The battle for high-end television market is constantly shifting as electronic manufactures outdo each other in steadily churning out new TV models, albeit with negligible new features, that would make customers folk out an extra back.
In less than a year, players in the home entertainment sector have produced a string of new TV models that have captured the imagination of the premium TV market segment. At the beginning of the year, LG sparked off what has turned out to be stiff competition for the premium TV sets market when it released the world’s first 84 Inch Ultra-HD 3D TV worth about Ksh1.8 million.
Ultra HD is the branding term for TV sets with roughly four times the resolution of 1080p HD TVs. An Ultra HD TV is wider than the average car and boasts 8 million pixels to generate crystal clear images at a resolution four times higher than existing Full High Definition TV. The sheer size of the display, which is equal to four 42-inch TVs, has a screen resolution that can display ultra HD pictures four times sharper than a full HD TV.
In a bid to also tap into the high market, other TV manufactures such as Sony and Samsung have also released similar TV sets but have been unable to match LG Electronic’s competitive pricing. Though Sony unveiled its 84 Inch Sony Bravia 4K LED TV in the Kenyan market, there is little to justify why its latest Bravia LED television goes for a whooping Ksh3.5 million, almost twice the price of its competitor.
The Sony Bravia TV has 4K (3840 x 2160) LED panel, comprising 8.29 megapixels, which is four times the resolution of Full High Definition standard. Samsung Electronics recently took the race for control of Kenya’s high-end television segment a notch higher by launching the country’s most expensive TV worth Sh3.7 million. However, besides the price and an inch to make the screen 85 inch, there is little tangible value that the manufacturer added to the new set.
However, this underscores the appetite for premium TVs in the local market with bigger screens and sharper resolution. Earlier this year, Samsung Electronics released a 75-inch full HD TV at Sh1.06 million while Japan’s Sharp unveiled an 80-inch model retailing at Sh1 million.
Besides size, the common features of the premium TV sets are their ability is convert normal television pictures into 3D pin-sharp images and Ultra-HD picture quality. LG has equipped its Ultra HD TV switch CINEMA 3D technology, bringing 3D entertainment into the Ultra HD arena.
The 3D Depth Control allows viewers to fine-tune the perceived distance between objects on the screen, for a customizable 3D experience. With the proprietary Samsung up-scaling engine, the Samsung UHD TV up-converts HD or Full HD picture to UHD-level quality by restoring detail to create greater precision and real-life picture quality.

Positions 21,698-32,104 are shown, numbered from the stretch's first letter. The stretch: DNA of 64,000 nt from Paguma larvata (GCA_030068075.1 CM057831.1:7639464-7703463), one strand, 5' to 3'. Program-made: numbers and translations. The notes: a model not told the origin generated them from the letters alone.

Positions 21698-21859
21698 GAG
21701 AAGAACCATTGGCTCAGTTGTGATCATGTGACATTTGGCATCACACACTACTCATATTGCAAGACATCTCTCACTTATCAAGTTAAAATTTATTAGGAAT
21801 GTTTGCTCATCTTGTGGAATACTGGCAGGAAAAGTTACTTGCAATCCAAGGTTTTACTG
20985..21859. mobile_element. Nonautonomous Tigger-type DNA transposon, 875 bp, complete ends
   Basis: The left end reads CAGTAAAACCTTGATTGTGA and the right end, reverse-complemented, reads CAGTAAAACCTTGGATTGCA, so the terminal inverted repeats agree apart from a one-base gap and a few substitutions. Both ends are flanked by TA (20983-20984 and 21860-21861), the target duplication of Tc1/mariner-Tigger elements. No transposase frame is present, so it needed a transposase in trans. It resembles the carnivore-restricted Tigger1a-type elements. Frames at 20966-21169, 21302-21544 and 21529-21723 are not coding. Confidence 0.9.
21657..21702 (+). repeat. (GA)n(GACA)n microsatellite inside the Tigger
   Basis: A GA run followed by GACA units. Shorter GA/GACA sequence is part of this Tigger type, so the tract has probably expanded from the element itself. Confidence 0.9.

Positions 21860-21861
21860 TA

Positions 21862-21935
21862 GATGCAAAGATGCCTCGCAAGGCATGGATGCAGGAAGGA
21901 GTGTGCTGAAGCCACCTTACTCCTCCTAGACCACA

The electronic manufacturers are currently locked in a battle for wealthy individuals and businesses like hotels and bars that are increasingly turning to wider screen sets for entertainment.
However, one of the biggest challenge that is slowing the speedy take up of premium Ultra-HD TVs is the unavailability of Ultra-high definition content through free-to-air services, cable or internet television sources. The only way of obtaining Ultra-HD content is through manufacturers.
However, there is a possibility of new movie content being made available on hard disk drives as the movie industry targets this new found niche market. Presently, production houses only provide near to ultra-high definition versions of movies to cinemas. With Africa middle class growing steadily, electronic manufactures are positioning themselves to capitalize on a burgeoning disposable income.
Manufactures of home entertainment gear have been shifting their focus towards new generation LED display technology as consumer interest in liquid crystal display (LCD) flat-screen wanes.
The uptake for LCD TVs has ebbed as consumers, especially in developed markets, trade in their huge cathode-ray tube TVs for flat screens. TV manufactures are now moving to newer organic light-emitting diode (OLED) flat-screen display presently used in high-end smartphones. The technology is billed to replace LCD in larger-sized panels such as TV screens in the near future.